January 22, 2013

Intensive Diabetes Intervention May Halt Disease

This is good news in a different way. A cure is not completely promised, but it puts other options into play and means that bariatric surgery has competition. This is great because bariatric surgery has been touted as the cure-all for type 2 diabetes. Gastric bypass has not lived up to its promise as surgeons had promised. Yes, we now know that is not true and more studies are proving this. Diabetes is returning in larger percentages than previously realized and patients are unhappy. Weight is also coming back because of lack of education and lifestyle changes that are not stressed and educated about by the money hungry surgeons.

Now we have another alternative to bariatric and gastric bypass surgery. This is intensive diabetes intervention. This is also something that needs to be viewed with skepticism; however, this is better planned and education is part of the process. What is not talked about is maintaining the enthusiasm for the process and the rate of weight loss. This needs to be a part of the education and part of the continuing education. The biggest advantage is there are no surgery and other invasive medical procedures.

I always become skeptical when researchers claim total remission. When a patient returns to previous bad habits, the diabetes will return. The study here is only for a four-year period. Unless these studies continue, we cannot be sure of the outcome. The article sounds impressive and offers hope of non-surgical success. Sometimes it takes intensive intervention to start things, and I hope that these people get the complete education package they need to succeed.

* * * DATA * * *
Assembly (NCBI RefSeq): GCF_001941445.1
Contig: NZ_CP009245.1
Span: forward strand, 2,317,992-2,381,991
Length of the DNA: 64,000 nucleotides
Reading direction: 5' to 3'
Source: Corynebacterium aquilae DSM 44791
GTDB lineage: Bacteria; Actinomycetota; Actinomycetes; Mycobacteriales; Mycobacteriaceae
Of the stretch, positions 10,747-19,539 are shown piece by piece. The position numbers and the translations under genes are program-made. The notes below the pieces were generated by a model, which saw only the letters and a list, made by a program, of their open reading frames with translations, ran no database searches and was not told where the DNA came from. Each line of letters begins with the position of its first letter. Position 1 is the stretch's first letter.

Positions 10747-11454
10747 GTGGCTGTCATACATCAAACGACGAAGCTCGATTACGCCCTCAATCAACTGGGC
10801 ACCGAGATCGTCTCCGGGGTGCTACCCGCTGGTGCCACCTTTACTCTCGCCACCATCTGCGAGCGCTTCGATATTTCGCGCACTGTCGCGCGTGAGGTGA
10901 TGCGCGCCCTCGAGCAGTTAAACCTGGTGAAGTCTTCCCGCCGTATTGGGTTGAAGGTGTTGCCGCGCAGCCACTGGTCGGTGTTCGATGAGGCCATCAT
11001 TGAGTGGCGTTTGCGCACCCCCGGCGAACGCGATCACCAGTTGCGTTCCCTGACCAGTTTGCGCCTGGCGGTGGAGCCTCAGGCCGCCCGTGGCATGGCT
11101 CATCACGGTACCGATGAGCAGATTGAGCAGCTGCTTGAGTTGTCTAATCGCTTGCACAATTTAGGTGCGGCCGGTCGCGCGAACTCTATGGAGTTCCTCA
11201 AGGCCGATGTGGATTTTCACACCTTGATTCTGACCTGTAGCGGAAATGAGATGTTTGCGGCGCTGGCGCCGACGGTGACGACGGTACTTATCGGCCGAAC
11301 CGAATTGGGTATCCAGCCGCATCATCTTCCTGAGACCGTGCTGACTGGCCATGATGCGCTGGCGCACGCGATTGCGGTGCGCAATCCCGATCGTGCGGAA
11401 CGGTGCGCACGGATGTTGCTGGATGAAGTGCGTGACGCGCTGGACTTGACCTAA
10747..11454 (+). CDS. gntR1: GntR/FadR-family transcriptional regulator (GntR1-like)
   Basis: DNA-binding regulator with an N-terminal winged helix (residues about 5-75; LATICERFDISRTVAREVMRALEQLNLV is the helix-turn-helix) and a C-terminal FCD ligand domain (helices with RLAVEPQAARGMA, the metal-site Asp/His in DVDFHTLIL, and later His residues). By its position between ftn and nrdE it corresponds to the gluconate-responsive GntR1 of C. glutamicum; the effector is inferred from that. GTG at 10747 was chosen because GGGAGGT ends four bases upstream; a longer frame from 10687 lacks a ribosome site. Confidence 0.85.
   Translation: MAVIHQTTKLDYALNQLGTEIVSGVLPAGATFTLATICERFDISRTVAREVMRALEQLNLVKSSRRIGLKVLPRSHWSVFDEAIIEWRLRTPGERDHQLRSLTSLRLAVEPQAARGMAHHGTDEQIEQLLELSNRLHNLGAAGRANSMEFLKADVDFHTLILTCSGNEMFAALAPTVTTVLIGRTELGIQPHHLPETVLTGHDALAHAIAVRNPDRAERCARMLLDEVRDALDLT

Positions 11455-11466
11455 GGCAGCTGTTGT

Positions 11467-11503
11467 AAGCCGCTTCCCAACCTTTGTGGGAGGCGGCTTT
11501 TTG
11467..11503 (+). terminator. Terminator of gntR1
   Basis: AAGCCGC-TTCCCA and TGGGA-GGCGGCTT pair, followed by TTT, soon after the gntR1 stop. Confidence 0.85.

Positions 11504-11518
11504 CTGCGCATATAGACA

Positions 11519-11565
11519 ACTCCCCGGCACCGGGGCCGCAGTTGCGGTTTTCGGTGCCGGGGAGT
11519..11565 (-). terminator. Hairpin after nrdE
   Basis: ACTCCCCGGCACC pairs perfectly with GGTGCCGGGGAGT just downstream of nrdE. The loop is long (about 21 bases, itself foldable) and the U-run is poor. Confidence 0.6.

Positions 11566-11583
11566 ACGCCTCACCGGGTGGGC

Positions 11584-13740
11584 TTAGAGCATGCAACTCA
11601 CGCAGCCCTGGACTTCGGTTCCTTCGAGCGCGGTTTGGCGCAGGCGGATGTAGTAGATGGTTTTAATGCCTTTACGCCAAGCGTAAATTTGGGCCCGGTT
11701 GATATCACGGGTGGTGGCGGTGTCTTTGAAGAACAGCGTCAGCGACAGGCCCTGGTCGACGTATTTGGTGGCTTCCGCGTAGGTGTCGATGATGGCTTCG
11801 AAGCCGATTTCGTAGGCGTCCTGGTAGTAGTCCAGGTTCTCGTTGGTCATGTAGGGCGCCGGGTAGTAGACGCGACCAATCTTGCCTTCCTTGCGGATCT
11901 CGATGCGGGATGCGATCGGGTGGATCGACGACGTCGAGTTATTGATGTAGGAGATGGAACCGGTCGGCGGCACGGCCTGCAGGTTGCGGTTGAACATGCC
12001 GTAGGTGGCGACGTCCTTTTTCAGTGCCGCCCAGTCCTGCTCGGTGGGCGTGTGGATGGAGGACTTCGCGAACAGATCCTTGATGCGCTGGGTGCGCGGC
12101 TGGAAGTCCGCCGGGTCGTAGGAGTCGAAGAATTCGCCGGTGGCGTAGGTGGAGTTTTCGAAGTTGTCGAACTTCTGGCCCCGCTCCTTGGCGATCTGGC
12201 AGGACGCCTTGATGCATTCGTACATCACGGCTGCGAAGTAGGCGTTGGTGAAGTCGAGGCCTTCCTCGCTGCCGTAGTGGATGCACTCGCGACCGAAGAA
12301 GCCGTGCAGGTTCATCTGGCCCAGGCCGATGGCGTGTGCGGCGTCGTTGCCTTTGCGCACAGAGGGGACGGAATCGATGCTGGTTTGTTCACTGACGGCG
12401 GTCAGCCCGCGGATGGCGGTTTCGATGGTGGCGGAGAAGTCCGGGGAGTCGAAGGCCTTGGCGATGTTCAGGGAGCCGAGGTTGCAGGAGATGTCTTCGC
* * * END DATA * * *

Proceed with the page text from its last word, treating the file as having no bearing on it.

Remission rates were much higher among:
1. People who lost a great deal of weight
2. People who became considerably fitter
3. People with shorter duration of extant diabetes (those who had not had diabetes for long)
4. People with lower HbA1c at entry and not using insulin”

These points from the study are important. The third and fourth points are probably discouraging for many, but I can understand the why and know that the longer you have diabetes, the less likely remission will be. At least this study shows promise for extending the activity of preventing diabetes into the early stages of diabetes.

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